Harbor’s Edge retirement community had a couple non-fatal choking incidents involving three of its nursing care and assisted living residents in 2011 so a new rule was put in place segregating the more inform from the less infirm, even going so far as to ban the more infirm residents from attending events where food was served. Keep in mind, residents in this retirement community make a sizable deposit to live there, to the tune of a half million dollars, PLUS a $5000 monthly fee. I guess money doesn’t buy happiness but it sure should have bought these residents the right to eat where they pleased!
The outcome: the Virginia Department of Health was contacted and soon thereafter, the ban was lifted. In Washington State, laws are in place to protect the residents of long-term care (LTC) facilities so that these residents can experience a dignified quality of life. Vulnerable adult residents are guaranteed specific rights by law. Revised Code of Washington )RCW) 70.129.020 Exercise of Rights, says in a nutshell that a resident has a right to a dignified existence, self-determination, and communication with and access to persons and services inside and outside the facility…The resident has a right to be free of interference, coercion, discrimination and reprisal from the facility in exercising his or her rights. The remainder of RCW 70.129 further details all the civil & resident rights afforded vulnerable adults in the State of Washington. If in your experience you suspect that someone’s long-term care resident rights are being violated, please contact the long-term care ombudsman program in your state by visiting the attached weblink for the National Long-Term Care Ombudsman Resource Center.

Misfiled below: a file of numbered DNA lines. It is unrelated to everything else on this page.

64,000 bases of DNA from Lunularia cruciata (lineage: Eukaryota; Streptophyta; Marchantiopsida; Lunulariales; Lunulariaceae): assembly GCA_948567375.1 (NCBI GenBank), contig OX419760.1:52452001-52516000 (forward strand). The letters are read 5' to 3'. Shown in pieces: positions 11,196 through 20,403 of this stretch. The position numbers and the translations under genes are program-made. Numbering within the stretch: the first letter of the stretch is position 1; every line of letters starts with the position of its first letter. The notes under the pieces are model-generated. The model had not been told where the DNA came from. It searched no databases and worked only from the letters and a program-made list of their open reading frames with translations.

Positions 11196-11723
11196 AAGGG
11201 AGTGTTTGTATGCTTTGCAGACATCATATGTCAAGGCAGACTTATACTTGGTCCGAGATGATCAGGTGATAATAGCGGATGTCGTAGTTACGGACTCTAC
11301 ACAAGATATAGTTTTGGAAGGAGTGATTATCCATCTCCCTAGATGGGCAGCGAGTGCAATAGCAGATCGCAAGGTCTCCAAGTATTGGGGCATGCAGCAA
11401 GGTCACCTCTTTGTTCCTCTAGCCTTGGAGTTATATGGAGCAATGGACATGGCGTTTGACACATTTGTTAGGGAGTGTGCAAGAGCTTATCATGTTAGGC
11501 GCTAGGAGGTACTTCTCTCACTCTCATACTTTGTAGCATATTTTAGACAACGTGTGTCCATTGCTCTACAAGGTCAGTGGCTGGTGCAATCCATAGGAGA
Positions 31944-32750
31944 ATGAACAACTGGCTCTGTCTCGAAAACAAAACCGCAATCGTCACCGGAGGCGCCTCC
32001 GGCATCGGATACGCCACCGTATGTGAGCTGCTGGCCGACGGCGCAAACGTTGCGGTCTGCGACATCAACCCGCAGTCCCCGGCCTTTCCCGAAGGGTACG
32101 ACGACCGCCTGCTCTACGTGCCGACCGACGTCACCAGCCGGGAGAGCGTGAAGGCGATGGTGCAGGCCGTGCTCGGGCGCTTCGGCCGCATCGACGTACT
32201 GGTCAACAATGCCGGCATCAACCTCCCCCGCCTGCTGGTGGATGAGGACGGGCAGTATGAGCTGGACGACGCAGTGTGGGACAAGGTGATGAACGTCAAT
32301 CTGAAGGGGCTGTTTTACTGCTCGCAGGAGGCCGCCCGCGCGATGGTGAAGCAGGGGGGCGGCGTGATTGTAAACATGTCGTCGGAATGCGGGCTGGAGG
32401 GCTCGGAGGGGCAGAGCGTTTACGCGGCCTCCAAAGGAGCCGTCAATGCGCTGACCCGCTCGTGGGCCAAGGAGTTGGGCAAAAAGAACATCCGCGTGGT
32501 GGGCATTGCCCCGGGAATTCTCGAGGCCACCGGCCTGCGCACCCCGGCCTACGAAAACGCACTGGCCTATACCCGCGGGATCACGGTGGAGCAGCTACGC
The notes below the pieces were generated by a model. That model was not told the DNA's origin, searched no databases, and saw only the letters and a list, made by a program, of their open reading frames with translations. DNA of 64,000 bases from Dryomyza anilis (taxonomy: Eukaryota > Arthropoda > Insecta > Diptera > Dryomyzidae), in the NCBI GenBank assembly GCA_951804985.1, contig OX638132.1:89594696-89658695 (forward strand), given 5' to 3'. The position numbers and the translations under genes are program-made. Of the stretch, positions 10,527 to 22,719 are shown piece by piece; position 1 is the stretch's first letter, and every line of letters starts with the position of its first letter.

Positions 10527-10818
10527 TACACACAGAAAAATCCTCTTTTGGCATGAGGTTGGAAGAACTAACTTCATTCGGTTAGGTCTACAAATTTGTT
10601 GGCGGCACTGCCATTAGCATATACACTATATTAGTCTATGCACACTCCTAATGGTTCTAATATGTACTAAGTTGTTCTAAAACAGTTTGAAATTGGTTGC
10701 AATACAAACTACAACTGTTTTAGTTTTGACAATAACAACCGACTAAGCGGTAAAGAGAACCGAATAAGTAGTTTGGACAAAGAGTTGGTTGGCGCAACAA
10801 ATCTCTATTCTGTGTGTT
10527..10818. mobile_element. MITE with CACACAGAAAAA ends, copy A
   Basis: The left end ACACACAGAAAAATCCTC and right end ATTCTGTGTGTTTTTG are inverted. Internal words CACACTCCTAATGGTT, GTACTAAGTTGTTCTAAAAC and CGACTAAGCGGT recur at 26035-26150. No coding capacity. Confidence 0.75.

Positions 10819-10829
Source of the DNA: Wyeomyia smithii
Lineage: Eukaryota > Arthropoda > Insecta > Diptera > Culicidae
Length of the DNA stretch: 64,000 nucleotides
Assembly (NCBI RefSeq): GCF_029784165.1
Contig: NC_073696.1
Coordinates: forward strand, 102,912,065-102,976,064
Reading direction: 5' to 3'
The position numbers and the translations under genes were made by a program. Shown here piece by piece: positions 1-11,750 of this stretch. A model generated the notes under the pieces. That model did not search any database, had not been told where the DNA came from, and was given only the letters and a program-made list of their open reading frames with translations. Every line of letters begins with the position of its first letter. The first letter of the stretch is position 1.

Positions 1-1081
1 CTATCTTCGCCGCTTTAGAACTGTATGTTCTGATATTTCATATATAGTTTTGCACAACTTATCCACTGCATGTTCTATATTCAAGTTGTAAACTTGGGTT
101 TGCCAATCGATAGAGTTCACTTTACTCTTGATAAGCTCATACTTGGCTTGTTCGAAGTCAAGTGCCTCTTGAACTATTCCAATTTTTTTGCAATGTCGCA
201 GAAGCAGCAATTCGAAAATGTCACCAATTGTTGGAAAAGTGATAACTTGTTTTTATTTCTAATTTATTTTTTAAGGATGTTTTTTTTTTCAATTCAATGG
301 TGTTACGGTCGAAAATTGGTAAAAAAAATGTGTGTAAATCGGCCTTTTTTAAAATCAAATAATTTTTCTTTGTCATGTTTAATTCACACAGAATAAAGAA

What great, and not so great, experiences have you had relative to long-term care residential living? I would love to hear from you so we can celebrate the good, and expose the bad, for all of our benefit.
No test for Alzheimer’s disease is fool proof and I would venture to say that ALL tests of this nature aren’t black & white. There are many gray areas when attempting to discern the presence of Alzheimer’s or other dementia in its earlier stages but as is often said, knowledge is power and certainly some information and guidance is better than none. I hope the article linked here will prove helpful to you.
Here are just a couple of mine.
Today I experienced the inevitable straw that broke the camel’s back regarding poor customer service that inspired me to write this article which, I warn you, will be full of complaints and negative energy.
I’ll start off with the incident that inspired the diatribe you’re about to read: